Published: Sat, May 18, 2019
Worldwide | By Isabel Fisher

FAA expects Boeing to submit 737 MAX fix soon for approval

FAA expects Boeing to submit 737 MAX fix soon for approval

The 737 MAX 8 is now grounded worldwide after the March crash of Ethiopian Airlines Flight 302 that killed all 157 people onboard and drew scrutiny to the new Boeing model's anti-stall system, which investigators believe may have brought the jet down.

FAA acting administrator Daniel Elwell will face questions from the House Transportation Committee on the administration's role in approving the jet to fly, the Times reports.

Ranking member Rep. Sam Graves, R-Mo., questioned assertions the FAA was to blame for the crashes, saying that in both Ethiopian Airlines and Lion Air, the pilots he described as "both in their 20s and with less than 160 total hours combined flying a 737 Max", were partly at fault.

In audio obtained by CBS News, members of AA's pilots' union quizzed Boeing officials about the system - knowns as MCAS - in a tense meeting in November previous year, weeks after a Lion Air Max crashed in Indonesia and four months before the loss of an Ethiopian Airlines Max.

LEWIS: Several other congressional committees are examining the relationship between Boeing and the FAA.

"I am not happy about a 13-month gap", he said, adding that the agency would fix the issue.

They told Elwell that the closeness between Boeing and the FAA may be one of the reasons it took the agency a relatively long time to ground the Boeing jets.

Elwell defended the FAA's approval of the system on the Boeing jets, but admitted the system should have been better explained in the pilots' operational and flight manuals.

"If we have robust oversight, and we have all the protections in place to guard against conflicts of interest or undue pressure, which I believe we now have, it's a good system", Elwell said.

"The FAA needs to fix its credibility problem", Larsen said. Those accidents killed almost 350 people.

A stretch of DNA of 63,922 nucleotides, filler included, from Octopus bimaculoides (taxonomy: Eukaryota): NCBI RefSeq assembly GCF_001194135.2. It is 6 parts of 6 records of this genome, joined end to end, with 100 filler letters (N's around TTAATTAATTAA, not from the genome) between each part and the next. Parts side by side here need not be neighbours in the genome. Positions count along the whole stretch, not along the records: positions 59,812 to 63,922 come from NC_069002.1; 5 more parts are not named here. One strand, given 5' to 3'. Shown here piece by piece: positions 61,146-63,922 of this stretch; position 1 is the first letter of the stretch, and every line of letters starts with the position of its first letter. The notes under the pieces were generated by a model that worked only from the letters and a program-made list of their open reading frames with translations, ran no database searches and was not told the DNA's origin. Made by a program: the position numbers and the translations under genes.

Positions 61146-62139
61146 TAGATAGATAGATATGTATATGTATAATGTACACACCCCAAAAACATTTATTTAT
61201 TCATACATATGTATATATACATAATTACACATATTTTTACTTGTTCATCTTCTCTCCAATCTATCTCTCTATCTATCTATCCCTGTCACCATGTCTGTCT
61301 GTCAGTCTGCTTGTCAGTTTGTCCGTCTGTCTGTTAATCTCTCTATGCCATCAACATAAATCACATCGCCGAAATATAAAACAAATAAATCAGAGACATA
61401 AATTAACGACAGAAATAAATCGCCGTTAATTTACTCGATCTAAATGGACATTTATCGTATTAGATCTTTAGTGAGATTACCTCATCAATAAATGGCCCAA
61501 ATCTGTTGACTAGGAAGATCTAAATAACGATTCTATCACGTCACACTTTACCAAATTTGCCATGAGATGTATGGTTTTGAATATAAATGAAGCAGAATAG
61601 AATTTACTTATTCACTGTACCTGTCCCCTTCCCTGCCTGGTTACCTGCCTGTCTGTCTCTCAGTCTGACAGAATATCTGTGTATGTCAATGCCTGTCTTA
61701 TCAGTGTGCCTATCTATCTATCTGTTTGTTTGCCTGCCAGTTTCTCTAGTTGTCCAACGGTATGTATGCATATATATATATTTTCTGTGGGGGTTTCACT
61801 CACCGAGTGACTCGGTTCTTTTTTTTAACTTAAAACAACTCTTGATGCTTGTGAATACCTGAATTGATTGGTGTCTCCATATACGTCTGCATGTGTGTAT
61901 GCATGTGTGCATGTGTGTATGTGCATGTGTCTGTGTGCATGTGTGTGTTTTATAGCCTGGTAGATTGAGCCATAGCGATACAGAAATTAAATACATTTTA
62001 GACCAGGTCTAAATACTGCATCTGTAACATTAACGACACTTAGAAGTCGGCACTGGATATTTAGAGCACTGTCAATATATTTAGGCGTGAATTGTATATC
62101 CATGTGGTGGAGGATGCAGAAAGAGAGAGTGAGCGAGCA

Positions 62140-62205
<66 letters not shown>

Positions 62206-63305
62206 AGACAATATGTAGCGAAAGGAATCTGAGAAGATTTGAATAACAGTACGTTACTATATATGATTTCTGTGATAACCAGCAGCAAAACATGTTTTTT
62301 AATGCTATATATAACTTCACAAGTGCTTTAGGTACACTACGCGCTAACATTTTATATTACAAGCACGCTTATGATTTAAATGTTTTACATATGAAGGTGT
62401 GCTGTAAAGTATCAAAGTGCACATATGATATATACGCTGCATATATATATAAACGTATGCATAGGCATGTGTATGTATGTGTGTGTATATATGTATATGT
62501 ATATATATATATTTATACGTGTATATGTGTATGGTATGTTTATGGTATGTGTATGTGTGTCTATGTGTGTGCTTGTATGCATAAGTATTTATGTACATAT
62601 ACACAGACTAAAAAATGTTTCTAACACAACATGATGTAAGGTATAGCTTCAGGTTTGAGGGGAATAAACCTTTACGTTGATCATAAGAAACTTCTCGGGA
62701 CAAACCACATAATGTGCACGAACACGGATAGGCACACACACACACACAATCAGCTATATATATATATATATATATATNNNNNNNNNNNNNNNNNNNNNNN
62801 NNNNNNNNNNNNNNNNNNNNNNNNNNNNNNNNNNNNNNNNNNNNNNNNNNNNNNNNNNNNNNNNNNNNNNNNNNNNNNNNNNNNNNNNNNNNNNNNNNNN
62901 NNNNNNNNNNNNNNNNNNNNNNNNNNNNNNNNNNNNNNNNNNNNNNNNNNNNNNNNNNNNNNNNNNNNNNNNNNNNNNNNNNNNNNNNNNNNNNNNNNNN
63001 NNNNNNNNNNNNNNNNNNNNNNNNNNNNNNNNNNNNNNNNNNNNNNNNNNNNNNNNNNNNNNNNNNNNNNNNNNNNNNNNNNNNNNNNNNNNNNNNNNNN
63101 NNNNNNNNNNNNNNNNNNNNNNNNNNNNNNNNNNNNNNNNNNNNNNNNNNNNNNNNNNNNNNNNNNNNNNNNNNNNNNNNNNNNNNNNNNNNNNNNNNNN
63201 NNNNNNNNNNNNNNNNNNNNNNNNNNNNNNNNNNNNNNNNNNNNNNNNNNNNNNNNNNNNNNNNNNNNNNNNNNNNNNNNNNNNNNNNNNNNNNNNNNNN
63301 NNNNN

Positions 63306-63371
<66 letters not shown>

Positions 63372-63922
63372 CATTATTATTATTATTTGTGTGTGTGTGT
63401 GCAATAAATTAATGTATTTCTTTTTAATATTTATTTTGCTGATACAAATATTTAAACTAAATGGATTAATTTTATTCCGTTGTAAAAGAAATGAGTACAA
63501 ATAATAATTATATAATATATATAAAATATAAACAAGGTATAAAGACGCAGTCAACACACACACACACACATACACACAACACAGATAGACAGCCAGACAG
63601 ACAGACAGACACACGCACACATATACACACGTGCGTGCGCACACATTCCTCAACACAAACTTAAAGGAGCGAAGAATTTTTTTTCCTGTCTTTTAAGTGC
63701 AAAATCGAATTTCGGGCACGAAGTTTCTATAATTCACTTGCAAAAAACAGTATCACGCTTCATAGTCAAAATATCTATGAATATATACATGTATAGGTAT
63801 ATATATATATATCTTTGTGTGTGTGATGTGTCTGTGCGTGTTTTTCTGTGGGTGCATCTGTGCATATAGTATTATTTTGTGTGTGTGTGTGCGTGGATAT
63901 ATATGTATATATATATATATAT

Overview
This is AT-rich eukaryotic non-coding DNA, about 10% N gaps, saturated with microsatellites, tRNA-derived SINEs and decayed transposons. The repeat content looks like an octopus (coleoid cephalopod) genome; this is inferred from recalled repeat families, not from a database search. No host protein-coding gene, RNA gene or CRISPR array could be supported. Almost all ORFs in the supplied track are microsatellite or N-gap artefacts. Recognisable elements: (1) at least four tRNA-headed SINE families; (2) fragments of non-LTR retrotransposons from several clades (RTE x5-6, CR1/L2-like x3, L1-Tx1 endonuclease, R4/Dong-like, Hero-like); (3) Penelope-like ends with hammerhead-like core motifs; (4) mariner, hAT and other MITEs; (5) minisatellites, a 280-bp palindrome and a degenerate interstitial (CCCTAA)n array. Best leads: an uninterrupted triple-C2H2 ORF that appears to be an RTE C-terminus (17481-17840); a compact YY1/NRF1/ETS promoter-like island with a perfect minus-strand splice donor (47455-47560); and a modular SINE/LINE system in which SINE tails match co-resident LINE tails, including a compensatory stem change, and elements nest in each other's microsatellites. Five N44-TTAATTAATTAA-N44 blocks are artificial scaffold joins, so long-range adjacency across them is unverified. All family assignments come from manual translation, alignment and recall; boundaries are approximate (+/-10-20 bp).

"We remain confident that the impending software updates, along with the new training elements Boeing is developing for the MAX, will lead to recertification of the aircraft soon", said an American Airlines spokesman.

Following the Lion Air crash, Boeing had issued additional instructions to pilots in case they faced a malfunction of the MCAS.

Elwell was criticized for the FAA's decision to hold off on grounding the US's Max fleet after the second crash.

As many as 196 orders of the 737 models have been dropped from Boeing's order book in 2019 alone, and there have been 25 sales of single-aisle planes.

Elwell said the United States body acted only after "data" showed a connected between the October Lion Air crash and the March Ethiopian Airlines crashes.

The IATA event is for airlines only but will include updates from the FAA and Boeing.

Transportation and Infrastructure Committee Chairman Peter DeFazio said Thursday (NZT) during a hearing that he hoped the aircraft manufacturer begins complying with requests for data on the plane's design soon as lawmakers grilled USA aviation regulators on the jetliner. The agency has not had a permanent director since January 2018.

The 737 Next Gen models that preceded the Max family have one of the lowest accident rates of any modern jetliners, according to Boeing's annual accident summary. No Boeing representative was scheduled to testify.

FAA unions oppose expanding the program because they say it gives too much authority to companies and that employees have an incentive to side with their bosses.

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